“But she moved quite well.  She pushed me to the back.  So, I mean, that was tough for me.”

Kvitova admitted that she was ill during the match: “My body didn’t help me today to move little bit.  So unfortunately I tried to play, tried to fight.  But, yeah, my body wouldn’t let me to fight.”

The Czech thinks that she suffering from the same virus she had during Wimbledon.

“Is unlucky on the Grand Slam” said Kvitova.  I will take it for this year and next year will be better.”

Asked about who is the best player ever from Pittburgh is Riske said: “I’d like to think I’m up there.  I mean, I know Bjorn Fratangelo, a junior, doing great.  Gretchen Rush I believe had a pretty good career.  Yeah, hopefully I’m working my way up.”

Riske will meet Daniela Hantuchova for a spot in the quarterfinals.


Simona Halep Heads for New York on a Roll

By Jack Cunniff

(August 24, 2013) NEW HAVEN – For Simona Halep, it all came together in Rome. Ranked 64th at the time, she defeated three players ranked in the Top Twenty en route to the semifinals, where she lost to Serena Williams.  Her strong form continued with tournament victories in Nurnberg, s’Hertogenbosch, and Budapest. And on the eve of the U.S. Open, she has now won her fourth title of 2013, and largest of her career, taking the New Haven Open title over Petra Kvitova.

It is Halep’s first Premier title on the WTA Tour, and it will vault her into the world’s Top Twenty; she is expected to be No. 19 on Monday.  How will she feel as one of the top women’s players?  Based on an 11-4 record vs. the Top Twenty since Rome, she certainly belongs.

Four thousand fans arrived at Yale today to watch the New Haven Open final, probably expecting   the defending champion, Kvitova, to repeat. The 23-year-old is a former Wimbledon champion, a former world No. 2, and the third seed. But as the players warmed up, emcee Wayne Bryan listed the recent achievements of the unseeded Halep; she was deserving of her spot in the final.

In the first few games, Kvitova began the way she finished her semifinal match, when she crushed Klara Zakopalova 6-0, 6-1. She held serve easily, and had a 15-40 advantage in each of Halep’s first two service games. Halep successfully fought her way through her service games, then broke Kvitova’s service for a 3-2 lead. That lead to a flurry of unforced errors from Kvitova that continued for the remainder of the match.  The 21-year-old from Romania went on a streak of nine straight games, to lead 6-2, 4-0.  While Kvitova managed to salvage her final two service games, Halep sealed the title with an ace, 6-2, 6-2.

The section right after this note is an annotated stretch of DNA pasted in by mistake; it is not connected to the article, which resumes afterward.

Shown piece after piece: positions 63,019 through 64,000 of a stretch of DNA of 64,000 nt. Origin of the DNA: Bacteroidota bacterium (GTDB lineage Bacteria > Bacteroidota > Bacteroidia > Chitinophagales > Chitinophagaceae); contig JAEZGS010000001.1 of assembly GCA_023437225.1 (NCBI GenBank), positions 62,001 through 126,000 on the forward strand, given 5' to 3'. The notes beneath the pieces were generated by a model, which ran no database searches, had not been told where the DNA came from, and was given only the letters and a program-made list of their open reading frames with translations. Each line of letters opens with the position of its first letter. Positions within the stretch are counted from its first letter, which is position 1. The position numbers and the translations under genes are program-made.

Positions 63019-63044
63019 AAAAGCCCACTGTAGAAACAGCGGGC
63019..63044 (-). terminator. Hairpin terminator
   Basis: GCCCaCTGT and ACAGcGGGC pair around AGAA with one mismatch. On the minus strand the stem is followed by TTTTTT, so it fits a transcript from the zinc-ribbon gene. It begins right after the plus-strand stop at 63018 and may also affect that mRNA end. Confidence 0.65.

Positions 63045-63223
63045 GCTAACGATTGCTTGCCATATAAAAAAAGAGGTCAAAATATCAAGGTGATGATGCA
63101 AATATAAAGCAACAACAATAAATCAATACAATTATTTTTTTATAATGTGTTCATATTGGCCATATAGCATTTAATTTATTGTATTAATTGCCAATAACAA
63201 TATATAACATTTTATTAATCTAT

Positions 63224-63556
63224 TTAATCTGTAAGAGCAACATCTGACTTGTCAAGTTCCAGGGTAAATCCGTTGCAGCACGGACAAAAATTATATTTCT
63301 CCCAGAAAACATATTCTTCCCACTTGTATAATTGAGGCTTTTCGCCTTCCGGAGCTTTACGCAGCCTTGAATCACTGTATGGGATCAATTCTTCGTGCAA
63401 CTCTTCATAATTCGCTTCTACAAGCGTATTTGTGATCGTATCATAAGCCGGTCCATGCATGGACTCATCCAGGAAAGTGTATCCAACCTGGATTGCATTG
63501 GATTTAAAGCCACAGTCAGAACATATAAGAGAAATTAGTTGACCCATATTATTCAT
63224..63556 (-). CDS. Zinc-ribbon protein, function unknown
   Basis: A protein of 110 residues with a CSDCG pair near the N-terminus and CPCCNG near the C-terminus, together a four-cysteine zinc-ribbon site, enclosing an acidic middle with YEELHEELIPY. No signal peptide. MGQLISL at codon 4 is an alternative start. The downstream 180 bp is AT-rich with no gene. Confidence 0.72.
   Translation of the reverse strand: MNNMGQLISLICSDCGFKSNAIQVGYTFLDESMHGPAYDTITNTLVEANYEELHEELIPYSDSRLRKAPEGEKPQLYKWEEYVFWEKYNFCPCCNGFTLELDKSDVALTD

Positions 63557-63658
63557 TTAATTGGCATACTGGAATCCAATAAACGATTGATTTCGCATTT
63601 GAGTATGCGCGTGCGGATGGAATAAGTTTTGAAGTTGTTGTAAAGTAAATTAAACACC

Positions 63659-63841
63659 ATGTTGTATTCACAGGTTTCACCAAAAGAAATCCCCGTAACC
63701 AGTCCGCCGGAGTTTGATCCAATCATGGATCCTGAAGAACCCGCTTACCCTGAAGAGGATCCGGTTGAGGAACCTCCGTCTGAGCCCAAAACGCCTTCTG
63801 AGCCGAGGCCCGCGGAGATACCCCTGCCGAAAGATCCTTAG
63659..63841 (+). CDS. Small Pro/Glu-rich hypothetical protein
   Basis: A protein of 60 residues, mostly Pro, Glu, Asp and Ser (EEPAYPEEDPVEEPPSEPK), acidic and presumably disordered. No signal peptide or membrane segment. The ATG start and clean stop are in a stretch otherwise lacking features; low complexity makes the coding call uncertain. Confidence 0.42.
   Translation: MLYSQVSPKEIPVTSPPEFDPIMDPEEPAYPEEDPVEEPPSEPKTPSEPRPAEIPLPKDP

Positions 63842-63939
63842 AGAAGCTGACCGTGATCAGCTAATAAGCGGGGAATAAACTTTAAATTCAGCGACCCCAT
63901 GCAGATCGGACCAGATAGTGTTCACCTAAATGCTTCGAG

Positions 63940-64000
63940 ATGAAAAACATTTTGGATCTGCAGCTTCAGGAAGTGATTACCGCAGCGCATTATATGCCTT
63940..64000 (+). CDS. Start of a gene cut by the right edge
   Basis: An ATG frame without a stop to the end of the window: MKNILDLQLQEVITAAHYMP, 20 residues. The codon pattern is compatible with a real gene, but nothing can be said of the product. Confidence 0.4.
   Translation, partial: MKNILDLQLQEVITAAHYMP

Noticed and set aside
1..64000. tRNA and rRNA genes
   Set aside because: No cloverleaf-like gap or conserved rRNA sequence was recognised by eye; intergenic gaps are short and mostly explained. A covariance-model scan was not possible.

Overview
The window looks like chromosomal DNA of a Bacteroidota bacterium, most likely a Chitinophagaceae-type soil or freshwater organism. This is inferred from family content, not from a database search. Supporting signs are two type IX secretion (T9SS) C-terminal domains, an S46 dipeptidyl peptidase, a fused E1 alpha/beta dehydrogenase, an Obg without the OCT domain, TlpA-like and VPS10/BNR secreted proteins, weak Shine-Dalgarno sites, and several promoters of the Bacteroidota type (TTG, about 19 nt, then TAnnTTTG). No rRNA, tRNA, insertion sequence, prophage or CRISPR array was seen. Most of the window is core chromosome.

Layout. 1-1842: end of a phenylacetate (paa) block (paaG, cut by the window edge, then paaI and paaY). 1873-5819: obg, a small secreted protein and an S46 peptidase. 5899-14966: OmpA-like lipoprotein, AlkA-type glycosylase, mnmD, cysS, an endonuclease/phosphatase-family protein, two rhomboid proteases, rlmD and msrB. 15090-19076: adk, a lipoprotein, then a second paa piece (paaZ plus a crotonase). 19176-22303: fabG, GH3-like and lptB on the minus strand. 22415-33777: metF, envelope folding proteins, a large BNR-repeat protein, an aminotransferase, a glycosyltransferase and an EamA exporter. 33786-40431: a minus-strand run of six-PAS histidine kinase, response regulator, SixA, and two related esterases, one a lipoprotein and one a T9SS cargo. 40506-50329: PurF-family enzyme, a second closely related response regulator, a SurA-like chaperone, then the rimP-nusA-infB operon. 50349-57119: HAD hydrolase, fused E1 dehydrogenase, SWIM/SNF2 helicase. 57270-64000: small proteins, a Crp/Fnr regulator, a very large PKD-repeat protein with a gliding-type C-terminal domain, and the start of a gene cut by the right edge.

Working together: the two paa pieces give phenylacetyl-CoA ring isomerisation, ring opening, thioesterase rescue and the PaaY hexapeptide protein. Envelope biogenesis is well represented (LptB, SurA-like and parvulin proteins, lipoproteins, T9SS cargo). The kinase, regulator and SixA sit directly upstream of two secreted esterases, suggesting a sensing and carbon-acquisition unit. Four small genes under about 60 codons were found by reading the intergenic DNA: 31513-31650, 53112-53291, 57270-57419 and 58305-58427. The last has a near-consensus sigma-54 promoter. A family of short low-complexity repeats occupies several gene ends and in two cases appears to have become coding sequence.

Halep becomes only the second unseeded player to win the title in New Haven; her semifinal victim, Caroline Wozniacki, was the first in 2008. She becomes the tenth different player to capture the title in New Haven since the event has been played at Yale University in 1998. Seven of the previous nine champions also have Grand Sam Singles titles on their résumé.

In Doubles action, Sania Mirza and Zheng Jie took the title in straight sets over Anabel Medina Garrigues and Katarina Srebotnik, 6-3, 6-4.  Mirza and Zheng were playing in their third hard court event this summer as a duo, and had struggled in their earlier events. Those struggles continued in the first two rounds in New Haven, as the pair had to battle through 10-8 third set scores in both of those matches to stay alive. But they’ve started to gel as a team, and won in straight sets in the semifinals and final to take the trophy. As Mirza noted afterwards, “I think that you got to win, so to say, a couple ugly matches.” They played their best today against the veteran duo of Srebotnik and Medina Garrigues, who are playing together for the first time in eight years.


Reversal of Fortune in New Haven

Wozniacki frustrated

By Jack Cunniff

(August 23, 2013) Yesterday,  Caroline Wozniacki was asked about her high quality play in the quarterfinals of the New Haven Open against Sloane Stephens. “You never know,” she replied, “Every match is different.  Sometimes you feel really great out there.  Sometimes it’s a struggle, but you need to find a way to win.  Sometimes it’s a little up and down.”  Sure enough, today’s semifinal action at Yale proved to be a complete reversal from the form the competitors displayed in their quarterfinals.
Defending champion Petra Kvitova entered the semifinals today having been extended to three sets in each of her last six matches, including all three matches she played in New Haven.  In fact, 12 of her last 15 matches, dating back to the Eastbourne event in June, have gone the distance.  Kvitova had played a WTA Tour-leading 30 three set  matches.  But today she cruised through her semifinal against Klara Zakopalova.  Kvitova was a model of efficiency against her friend and Czech countrywoman Zakopalova.  Despite serving three double faults in the match, Kvitova’s serve was a huge weapon; she won 23 of 26 first serve points, and never faced a break point in the match.  The crowd cheered enthusiastically for Zakopalova when she finally held serve in the twelfth game, but the end result was no longer in doubt, and Kvitova advanced 6-0, 6-1.
The evening match saw 4-time New Haven champion Caroline Wozniacki square off against Simona Halep, the 21-year-old Romanian who has won three events over the summer.  Wozniacki, so sharp in the quarterfinals against Stephens, could not recapture that form today.  She made too many errors and seemed easily flustered in the first set.  Halep, with the experience she’s gained this year, took advantage.  After Wozniacki lost the opening set 6-2, she tried to change tactics. She hit a higher ball with little pace, and mixed in some drop shots. The strategy partially worked, as it forced Halep into more errors, but Halep still had full control of the match. She broke Wozniacki at 5-5 in the second set, and held her nerve to serve out the match, 6-2, 7-5.